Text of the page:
I guess this section would be a good point to mention the Special, a move that every playbook has that involves sleeping with someone, be it NPCs or another character. Everyone gets a different benefit (or in some cases penalty), from the Chopper giving people a greater understanding of who they are to the Driver suffering penalties until they prove they haven't been, like, tied down man. I know some people are leery of this element, but I figure if the actual act is dealt with in a 'fade to black' manner the moves themselves are a great source of story potential, In the Savvyhead's case, she gets to emulate a Savvyhead move Things Speak, which normally works on objects, when she sleeps with someone, PC or NPC. This lets me ask three questions, including what emotions they're feeling and certain elements of their past. Incredibly handy and also good for drama.
Step 8) Work out Hx and Highlight Stats
Unfortunately I'm not going to be able to do this step properly since I would need a group for this. The idea is that all the characters, even if they're not friends, have at least worked together. The Hx stat (it stands for History) determines how well you know another character. Not necessarily like, but know. You can then roll Hx whenever you're trying to help or interfere with that character, giving them a +1 or -2 to their roll respectively if you succeed. Note, that Hx scores can differ between the same characters. I might have a +3 with my friend's Gunlugger, but they might have a -1 with me. These numbers can fluctuate throughout play for a number of reasons, primarily healing or harming the other PCs, both of which gives them a +1 on their Hx towards you (remember, it's not how much they like you, it's how well they know you).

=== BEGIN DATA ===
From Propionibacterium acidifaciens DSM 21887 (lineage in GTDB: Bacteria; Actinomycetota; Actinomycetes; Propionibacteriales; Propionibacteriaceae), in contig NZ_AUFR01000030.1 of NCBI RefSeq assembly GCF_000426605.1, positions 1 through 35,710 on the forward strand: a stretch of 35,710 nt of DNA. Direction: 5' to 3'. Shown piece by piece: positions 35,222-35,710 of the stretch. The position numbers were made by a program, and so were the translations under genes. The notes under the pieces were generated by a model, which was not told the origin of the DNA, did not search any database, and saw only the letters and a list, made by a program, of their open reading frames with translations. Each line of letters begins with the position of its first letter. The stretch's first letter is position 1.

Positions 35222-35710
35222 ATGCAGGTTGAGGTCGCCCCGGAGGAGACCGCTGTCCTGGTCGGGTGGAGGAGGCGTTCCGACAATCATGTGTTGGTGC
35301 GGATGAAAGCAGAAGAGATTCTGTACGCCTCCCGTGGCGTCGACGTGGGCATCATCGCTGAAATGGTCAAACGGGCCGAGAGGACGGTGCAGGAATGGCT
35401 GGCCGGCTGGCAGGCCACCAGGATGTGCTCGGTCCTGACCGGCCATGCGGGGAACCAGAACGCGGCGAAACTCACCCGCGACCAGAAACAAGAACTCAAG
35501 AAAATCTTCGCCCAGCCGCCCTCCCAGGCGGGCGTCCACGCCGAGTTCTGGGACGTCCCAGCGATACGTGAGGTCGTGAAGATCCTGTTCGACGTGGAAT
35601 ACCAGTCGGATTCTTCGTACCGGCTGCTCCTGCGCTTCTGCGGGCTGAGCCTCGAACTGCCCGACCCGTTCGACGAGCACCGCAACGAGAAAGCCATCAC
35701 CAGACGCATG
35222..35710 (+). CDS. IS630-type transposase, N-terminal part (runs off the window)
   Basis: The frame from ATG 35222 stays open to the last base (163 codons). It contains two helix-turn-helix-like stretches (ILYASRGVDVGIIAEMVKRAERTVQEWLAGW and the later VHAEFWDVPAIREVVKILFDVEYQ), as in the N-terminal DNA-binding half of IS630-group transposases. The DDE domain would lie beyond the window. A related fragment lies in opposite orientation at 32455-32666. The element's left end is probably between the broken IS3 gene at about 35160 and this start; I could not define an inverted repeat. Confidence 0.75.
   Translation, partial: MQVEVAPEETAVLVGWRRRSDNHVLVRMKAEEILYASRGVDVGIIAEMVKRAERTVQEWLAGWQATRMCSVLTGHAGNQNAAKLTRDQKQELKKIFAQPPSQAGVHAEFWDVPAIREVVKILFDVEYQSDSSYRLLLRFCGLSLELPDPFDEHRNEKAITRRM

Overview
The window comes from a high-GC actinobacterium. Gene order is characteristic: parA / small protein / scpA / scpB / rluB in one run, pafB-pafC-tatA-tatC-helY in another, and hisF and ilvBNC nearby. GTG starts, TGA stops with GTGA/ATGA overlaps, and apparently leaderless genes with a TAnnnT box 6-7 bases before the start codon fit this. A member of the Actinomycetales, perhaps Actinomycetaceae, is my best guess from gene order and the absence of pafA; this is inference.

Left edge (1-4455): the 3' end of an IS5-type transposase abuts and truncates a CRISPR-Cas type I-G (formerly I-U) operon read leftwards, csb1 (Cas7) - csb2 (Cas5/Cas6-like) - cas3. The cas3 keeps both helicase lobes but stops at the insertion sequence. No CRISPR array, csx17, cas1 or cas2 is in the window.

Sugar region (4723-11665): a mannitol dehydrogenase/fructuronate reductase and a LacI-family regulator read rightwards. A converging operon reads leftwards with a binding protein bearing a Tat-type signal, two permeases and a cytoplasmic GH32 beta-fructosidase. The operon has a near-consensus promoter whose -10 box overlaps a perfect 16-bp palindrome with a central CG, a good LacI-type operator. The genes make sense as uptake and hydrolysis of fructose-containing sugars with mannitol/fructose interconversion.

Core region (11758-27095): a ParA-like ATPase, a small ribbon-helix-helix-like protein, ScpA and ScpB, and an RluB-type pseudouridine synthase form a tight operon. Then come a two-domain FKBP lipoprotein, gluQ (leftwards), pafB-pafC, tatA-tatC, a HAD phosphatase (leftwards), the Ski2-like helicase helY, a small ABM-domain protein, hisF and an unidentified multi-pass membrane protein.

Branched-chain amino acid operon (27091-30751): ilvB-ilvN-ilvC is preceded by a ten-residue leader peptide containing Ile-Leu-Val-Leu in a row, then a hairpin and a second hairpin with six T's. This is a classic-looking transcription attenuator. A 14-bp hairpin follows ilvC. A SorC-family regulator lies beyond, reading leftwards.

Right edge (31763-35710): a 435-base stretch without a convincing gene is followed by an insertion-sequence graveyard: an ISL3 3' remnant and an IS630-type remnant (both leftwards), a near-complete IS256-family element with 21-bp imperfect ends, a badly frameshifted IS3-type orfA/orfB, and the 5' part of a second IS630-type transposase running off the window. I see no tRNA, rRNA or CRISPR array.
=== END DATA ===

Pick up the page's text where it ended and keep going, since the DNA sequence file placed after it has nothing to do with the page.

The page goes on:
Most characters will probably have a -1 to Hx with Lemieux because she's a bit odd. I also have -1 to whatever anyone else tells me my Hx with them is because Savvyheads are also fairly self-absorbed, the exception being whoever I think is the biggest potential problem with whom I get +1 to whatever number they tell me.
Once you've determined everyone's Hx, you then pick the player of the character with the highest Hx on your sheet and ask them to highlight one of the five stats. You then ask the Master of Ceremonies to highlight another. Whenever you roll either of those stats, you mark experience and when you've marked experience five times you get to choose a new benefit, which includes improving your stats, getting a gang or holding or new moves. This is the main way by which you advance, alongside your Hx with another character reaching + or -4, while some playbooks have moves that help you or others do so as well.
The Finished Product
Cool +1, Hard +1, Hot -1, Sharp =0, Weird +2
Oftener Right, Reality's Fraying Edge
3 Barter, Crowbar (2 harm, Hand, Messy), Shotgun (3 harm, Close, Messy)
Wrenne's Fixins (A Junkyard of Old Materials, Controlled Growing Environment, Machining Tools)
How I'd Run It
I'm hoping to run a campaign of this in the very near future! I'm not doing too much planning because, as I said before, the idea is to come up with a couple of basic ideas, let the players go wild and then run with it.